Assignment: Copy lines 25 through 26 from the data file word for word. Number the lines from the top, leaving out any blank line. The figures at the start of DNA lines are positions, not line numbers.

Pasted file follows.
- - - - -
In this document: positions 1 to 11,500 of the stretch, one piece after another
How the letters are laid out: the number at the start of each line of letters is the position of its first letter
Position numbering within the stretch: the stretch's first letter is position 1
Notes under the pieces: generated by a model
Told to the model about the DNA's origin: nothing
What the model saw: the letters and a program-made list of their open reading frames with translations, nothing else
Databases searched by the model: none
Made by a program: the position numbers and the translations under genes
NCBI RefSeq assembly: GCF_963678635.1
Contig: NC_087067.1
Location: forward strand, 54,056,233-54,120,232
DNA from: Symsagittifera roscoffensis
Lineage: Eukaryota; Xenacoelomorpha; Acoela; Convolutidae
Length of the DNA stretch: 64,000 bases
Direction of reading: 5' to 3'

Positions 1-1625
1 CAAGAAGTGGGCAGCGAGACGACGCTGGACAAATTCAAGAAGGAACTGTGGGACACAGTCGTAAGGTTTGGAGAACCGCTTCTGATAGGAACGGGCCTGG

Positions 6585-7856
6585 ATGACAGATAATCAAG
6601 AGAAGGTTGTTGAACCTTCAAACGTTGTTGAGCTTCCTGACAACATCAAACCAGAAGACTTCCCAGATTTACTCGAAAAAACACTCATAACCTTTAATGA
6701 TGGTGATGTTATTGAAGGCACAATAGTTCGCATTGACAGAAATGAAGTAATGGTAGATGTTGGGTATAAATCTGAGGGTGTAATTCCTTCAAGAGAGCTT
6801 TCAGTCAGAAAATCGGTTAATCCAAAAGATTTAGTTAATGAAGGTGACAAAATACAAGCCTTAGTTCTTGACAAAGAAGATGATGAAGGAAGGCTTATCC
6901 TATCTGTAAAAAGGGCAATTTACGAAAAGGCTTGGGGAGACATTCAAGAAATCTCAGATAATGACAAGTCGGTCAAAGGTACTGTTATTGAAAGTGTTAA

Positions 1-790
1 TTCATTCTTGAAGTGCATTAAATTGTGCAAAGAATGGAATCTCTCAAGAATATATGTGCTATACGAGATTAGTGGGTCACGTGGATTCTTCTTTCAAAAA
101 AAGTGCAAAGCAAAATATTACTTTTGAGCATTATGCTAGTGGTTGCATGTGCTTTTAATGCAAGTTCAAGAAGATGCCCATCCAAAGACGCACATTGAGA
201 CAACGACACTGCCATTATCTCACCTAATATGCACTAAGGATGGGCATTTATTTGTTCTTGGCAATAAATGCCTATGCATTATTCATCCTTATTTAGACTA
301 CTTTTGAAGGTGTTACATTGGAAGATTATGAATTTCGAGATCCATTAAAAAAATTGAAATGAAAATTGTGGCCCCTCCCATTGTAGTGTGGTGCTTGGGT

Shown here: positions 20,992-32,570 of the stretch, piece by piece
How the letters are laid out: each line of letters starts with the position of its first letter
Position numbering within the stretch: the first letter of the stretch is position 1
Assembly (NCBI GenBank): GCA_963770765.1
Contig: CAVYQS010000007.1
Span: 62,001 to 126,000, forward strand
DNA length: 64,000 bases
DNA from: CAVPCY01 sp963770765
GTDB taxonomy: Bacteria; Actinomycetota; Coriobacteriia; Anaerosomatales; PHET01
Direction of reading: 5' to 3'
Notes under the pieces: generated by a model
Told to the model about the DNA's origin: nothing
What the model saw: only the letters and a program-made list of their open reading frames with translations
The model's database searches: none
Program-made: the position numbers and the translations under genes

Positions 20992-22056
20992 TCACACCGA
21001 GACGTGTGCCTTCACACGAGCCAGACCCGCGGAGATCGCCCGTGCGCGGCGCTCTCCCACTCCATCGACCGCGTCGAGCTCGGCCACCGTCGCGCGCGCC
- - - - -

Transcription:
1 TTCATTCTTGAAGTGCATTAAATTGTGCAAAGAATGGAATCTCTCAAGAATATATGTGCTATACGAGATTAGTGGGTCACGTGGATTCTTCTTTCAAAAA
101 AAGTGCAAAGCAAAATATTACTTTTGAGCATTATGCTAGTGGTTGCATGTGCTTTTAATGCAAGTTCAAGAAGATGCCCATCCAAAGACGCACATTGAGA